On this occasion, I was especially struck by the passage with umbrellas: first one person, then another, then more, walk in various directions, put out their hand and, sensing that it might be drizzling, put up the umbrella crooked on their arm. One by one they do this, then several at once, and soon the stage fills with the inverted domes of black umbrellas. Back and forth the people under them walk, to notes from Chopin’s Prelude, op. 28, no. 4. The start is amusing; its prolongation produces a serene and dream-like scene. Just so was my week in Paris, a grey week in which several times a day I couldn’t quite tell whether it was raining. Neither could others, and we raised and lowered our umbrellas in unconscious rhythm with each other. 

Coinciding with this three-week program, Paris was showcasing yet another facet of the protean American choreographer: the Bernstein-Robbins' “West Side Story,” at the Théatre du Châtelet until the new year. The musical translates the smoldering feelings and costly dresses of “In the Night” to young people in New York’s gritty streets caught in Capulet-Montague-sized feuds. This show also sold out.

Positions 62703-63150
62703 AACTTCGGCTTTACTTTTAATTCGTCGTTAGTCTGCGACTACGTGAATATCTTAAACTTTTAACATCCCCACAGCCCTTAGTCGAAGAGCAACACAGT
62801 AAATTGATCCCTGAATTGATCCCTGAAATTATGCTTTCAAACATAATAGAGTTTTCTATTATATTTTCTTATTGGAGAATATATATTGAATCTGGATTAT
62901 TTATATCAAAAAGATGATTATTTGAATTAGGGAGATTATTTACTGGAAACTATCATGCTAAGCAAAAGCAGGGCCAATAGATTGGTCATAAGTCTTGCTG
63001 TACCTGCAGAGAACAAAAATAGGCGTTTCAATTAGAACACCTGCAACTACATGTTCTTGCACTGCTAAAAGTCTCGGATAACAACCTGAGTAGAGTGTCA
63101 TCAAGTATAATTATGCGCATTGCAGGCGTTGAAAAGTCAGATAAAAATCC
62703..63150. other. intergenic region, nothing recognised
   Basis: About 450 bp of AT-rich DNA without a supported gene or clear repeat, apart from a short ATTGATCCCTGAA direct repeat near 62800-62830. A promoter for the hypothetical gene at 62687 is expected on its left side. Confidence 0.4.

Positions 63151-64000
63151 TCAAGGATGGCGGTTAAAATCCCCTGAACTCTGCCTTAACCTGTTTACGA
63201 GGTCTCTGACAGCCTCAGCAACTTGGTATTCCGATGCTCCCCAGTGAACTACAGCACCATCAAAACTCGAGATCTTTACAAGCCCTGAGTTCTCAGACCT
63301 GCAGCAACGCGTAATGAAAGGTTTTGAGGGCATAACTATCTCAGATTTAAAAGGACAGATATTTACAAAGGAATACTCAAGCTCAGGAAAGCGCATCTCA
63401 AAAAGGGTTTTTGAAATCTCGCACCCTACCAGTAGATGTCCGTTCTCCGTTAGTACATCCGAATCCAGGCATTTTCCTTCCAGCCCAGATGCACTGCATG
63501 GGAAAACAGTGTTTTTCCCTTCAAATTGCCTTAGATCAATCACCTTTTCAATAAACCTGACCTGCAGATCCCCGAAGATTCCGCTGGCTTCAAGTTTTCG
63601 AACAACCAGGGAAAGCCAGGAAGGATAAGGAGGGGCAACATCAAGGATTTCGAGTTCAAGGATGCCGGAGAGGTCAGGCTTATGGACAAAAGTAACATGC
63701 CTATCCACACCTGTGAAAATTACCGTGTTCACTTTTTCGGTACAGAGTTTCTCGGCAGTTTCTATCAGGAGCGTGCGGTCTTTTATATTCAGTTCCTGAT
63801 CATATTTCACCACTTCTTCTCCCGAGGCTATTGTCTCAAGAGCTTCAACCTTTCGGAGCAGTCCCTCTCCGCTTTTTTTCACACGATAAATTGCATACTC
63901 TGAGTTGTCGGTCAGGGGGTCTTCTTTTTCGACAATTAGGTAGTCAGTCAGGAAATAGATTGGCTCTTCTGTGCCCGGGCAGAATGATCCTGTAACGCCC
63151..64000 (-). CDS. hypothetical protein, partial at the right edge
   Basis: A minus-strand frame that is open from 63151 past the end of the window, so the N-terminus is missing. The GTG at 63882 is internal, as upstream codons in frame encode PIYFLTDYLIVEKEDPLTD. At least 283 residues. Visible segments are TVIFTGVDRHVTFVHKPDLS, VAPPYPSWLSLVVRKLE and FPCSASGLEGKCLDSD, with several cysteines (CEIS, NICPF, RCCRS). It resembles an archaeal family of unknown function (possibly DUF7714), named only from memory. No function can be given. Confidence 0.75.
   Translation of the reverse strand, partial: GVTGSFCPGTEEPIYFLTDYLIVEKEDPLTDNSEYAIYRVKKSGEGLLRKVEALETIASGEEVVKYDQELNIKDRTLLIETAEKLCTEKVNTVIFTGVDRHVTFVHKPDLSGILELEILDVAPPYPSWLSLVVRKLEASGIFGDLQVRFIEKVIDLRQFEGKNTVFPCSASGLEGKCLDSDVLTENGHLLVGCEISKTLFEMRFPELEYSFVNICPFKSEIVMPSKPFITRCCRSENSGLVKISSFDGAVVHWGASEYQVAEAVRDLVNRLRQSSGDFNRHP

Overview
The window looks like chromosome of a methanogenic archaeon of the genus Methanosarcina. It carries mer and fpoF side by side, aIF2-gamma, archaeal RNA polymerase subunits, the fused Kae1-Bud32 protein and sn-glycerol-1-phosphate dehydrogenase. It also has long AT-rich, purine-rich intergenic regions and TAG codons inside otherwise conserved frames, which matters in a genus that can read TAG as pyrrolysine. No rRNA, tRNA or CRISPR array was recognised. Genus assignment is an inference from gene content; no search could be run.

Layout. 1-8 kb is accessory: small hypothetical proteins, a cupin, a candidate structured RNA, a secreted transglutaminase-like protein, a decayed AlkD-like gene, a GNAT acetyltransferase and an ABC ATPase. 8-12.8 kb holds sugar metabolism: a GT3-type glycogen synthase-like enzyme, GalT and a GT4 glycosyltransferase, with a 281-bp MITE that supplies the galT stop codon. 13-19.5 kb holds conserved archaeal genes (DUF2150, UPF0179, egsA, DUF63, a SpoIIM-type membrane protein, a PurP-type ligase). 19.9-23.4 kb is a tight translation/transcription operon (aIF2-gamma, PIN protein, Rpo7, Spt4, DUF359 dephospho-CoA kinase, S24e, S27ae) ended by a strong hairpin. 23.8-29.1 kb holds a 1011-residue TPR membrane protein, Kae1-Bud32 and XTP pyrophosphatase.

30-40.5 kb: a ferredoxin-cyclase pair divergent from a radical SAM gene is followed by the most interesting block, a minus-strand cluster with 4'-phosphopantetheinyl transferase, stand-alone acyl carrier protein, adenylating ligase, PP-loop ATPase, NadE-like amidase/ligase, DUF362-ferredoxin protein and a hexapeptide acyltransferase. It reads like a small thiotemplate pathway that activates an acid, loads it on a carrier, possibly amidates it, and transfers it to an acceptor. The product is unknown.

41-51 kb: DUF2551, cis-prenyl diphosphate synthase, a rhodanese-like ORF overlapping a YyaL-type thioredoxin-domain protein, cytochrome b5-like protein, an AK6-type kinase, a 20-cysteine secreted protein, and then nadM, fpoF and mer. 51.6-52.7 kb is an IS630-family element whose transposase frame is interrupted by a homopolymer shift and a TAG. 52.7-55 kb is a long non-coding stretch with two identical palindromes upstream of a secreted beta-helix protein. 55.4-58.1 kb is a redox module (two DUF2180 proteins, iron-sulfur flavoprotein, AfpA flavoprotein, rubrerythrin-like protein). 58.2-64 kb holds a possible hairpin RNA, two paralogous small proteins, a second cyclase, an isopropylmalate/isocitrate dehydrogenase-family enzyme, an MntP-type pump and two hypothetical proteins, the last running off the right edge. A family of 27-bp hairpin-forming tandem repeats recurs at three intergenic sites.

Eva S. Chou


Eva Shan Chou is a cultural historian of China, currently at work on "Ballet in China: A History." She has published articles on the establishment of the Beijing School of Dance, on China's first “Swan Lake,” the founding figure Dai Ailian, and China’s cultural policies. For Ballet Review (New York) she wrote on performances by Stuttgart Ballet, Pennsylvania Ballet, Pacific Northwest Ballet, Opera Ballet of Rome, as well as companies from China performing in the US. She is professor in the Department of English, Baruch College, City University of New York.